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Your phone needs an IP address in order to communicate. Normally, it asks a "host" for that IP. You need to be connected to the internet for it to connect to the normal host, and your router should be willing to give it that IP address. "DHCP" is how devices ask for and get an IP address.
Modern high-speed internet connections are made using DSL or cable modems. In general, most DSL modems also act as routers, but not too many cable modems act like a router.
Some internet connection basics: Every device connected to the internet has an IP (Internet Protocol) address. The address consists of 4 groups of up to 3 numbers each. They would look like this: 126.96.36.199 (0 is the smallest number and 255 is the largest you will see). When you connect to the internet, you are assigned an IP address by your ISP (Internet Service Provider). When you hook up your computer to the modem, the signal is passed through the device to your computer and the device's IP address becomes your address. This is not secure, as the "bad guys" could type your IP address into their machine and theoretically see your computer and access all your data.
Connecting with your modem: Modems come with a CD nowadays. Running the setup CD makes connecting quite easy. With a DSL modem, you normally have to provide a username and password to log on. Cable modems generally rely on the cable connection to your house to recognize who you are and when you run the setup CD, you are automatically connected.
The router: The purpose of this device is twofold--one is to take the signal you get from your ISP and send it to a number of computers in your home network. The second purpose is to take the IP address and send it to a different address on each computer. This acts as a "firewall" in that the IP address assigned to your computer is no longer the address of the computer. Those bad guys trying to hack into your system will have a much more difficult time.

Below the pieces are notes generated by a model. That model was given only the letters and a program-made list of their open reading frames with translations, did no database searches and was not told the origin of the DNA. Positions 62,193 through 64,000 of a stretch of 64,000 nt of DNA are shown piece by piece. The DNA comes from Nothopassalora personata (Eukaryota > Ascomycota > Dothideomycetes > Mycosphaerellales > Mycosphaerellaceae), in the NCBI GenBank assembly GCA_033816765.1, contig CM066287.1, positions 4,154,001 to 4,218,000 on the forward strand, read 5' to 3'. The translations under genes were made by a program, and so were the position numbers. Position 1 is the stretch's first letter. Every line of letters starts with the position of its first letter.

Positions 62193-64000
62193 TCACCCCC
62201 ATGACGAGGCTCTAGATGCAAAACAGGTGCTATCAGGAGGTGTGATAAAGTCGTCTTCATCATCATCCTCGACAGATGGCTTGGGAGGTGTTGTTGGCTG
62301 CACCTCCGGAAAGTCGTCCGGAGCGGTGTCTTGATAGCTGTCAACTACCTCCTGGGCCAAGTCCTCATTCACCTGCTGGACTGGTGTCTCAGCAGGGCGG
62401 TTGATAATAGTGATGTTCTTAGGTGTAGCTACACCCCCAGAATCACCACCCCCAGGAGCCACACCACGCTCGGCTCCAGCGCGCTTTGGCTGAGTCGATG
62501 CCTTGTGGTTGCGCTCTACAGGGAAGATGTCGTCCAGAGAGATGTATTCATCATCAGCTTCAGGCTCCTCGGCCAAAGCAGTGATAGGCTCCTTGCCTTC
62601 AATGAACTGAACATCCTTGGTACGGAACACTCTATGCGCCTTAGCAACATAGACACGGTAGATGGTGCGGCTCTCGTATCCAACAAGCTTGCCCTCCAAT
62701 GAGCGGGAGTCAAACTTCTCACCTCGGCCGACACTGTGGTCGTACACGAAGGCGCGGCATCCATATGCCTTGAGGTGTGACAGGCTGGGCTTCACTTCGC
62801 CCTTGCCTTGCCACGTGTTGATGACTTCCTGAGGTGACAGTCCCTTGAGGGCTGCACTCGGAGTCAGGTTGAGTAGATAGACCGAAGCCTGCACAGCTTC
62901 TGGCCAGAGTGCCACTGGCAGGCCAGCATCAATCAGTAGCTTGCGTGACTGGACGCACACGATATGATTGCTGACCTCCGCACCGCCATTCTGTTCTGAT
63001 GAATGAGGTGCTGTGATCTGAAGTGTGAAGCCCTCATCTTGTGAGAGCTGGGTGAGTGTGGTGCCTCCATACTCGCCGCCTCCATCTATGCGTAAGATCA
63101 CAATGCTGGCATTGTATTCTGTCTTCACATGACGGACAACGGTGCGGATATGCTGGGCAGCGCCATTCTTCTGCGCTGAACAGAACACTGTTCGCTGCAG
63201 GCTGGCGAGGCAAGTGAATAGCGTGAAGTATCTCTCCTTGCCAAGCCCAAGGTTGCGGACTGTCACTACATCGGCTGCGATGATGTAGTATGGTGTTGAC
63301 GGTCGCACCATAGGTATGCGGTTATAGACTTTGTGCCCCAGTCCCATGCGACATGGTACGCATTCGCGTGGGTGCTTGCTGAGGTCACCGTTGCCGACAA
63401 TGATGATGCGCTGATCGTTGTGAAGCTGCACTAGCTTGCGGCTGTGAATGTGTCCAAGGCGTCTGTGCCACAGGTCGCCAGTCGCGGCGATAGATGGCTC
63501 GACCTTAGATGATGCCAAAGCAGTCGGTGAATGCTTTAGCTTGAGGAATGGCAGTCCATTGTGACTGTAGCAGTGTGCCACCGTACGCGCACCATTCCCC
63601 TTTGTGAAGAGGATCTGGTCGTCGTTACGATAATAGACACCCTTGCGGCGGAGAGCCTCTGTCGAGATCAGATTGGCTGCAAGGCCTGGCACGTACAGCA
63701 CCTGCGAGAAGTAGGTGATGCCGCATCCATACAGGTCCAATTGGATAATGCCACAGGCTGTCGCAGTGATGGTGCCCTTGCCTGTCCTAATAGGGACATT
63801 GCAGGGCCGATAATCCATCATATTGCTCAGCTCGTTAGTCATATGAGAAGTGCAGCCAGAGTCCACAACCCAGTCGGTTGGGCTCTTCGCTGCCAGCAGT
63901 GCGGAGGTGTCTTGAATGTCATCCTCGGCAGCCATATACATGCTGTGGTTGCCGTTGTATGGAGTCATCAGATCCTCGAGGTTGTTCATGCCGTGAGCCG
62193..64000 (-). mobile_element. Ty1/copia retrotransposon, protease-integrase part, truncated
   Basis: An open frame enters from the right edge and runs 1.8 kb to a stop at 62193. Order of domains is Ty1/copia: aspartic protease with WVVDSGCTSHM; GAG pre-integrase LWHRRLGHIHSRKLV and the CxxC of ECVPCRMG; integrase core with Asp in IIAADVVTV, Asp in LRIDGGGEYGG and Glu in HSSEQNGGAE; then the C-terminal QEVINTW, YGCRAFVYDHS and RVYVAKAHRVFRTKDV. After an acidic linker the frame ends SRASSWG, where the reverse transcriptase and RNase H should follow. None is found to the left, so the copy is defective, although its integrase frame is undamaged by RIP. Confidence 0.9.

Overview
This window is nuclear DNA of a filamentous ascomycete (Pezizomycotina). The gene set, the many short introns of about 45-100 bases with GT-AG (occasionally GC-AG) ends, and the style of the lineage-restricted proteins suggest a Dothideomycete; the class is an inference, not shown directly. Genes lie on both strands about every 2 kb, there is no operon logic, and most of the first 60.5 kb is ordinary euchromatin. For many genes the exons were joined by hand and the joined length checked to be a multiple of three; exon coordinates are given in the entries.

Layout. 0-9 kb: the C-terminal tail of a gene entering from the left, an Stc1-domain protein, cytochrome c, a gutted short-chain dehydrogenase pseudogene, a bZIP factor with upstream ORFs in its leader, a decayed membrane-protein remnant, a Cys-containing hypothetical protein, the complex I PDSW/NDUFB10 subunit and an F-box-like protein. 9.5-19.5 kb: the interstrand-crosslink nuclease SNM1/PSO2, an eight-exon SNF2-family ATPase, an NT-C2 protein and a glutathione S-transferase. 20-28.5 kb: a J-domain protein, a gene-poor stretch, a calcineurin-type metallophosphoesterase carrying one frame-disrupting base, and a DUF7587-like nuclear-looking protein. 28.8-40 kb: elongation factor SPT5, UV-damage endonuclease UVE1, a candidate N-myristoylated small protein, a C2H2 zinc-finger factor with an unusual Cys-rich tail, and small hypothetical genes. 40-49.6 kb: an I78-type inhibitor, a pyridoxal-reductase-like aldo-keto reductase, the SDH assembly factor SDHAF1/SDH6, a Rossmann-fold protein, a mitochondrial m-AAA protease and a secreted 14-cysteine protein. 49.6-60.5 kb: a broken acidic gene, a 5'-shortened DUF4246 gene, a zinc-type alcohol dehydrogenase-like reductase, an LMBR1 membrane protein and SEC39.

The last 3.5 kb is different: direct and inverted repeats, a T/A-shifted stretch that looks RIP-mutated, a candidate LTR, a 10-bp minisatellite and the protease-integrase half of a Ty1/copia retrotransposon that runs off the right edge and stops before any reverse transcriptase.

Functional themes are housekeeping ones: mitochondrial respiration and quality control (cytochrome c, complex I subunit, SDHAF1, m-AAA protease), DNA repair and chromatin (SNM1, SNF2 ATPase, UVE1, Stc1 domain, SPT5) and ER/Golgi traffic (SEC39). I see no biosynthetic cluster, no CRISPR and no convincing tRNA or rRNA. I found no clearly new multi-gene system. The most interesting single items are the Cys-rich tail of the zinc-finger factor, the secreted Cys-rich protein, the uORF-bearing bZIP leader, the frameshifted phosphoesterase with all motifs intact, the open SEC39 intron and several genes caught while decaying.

Types of routers: There are wired routers capable only of hooking up computers with ethernet cable within a network. There are wireless routers--normally these have 4 wired ports and a set of antennas. These function will in a mixed environment of wired and wireless computers. Most people these days are using wireless routers.
In my next tip, I'll describe how you go about hooking up your new router to an existing internet connection.
You shouldn't have to configure anything except the PC's should have IP and gateway set to auto.
Here is how it works:
A router connects two separate networks and manage the traffic between them.
In most home network applications the router connects your local group of computers and devices known as the LAN with the Internet, commonly called the WAN or Wide Area Network.
The router usually assigns unique Local IP addresses to all of the devices connected to it via a service known as DHCP. The addresses assigned by your router are private addresses http://en.wikipedia.org/wiki/Private_net... and are not routable across the Internet.
Dynamic Host Configuration Protocol (DHCP) is an auto configuration protocol used on IP networks. Computers that are connected to IP networks must be configured before they can communicate with other computers on the network. DHCP allows a computer to be configured automatically, eliminating the need for intervention by a network administrator. It also provides a central database for keeping track of computers that have been connected to the network. This prevents two computers from accidentally being configured with the same IP address. http://en.wikipedia.org/wiki/Dynamic_Hos...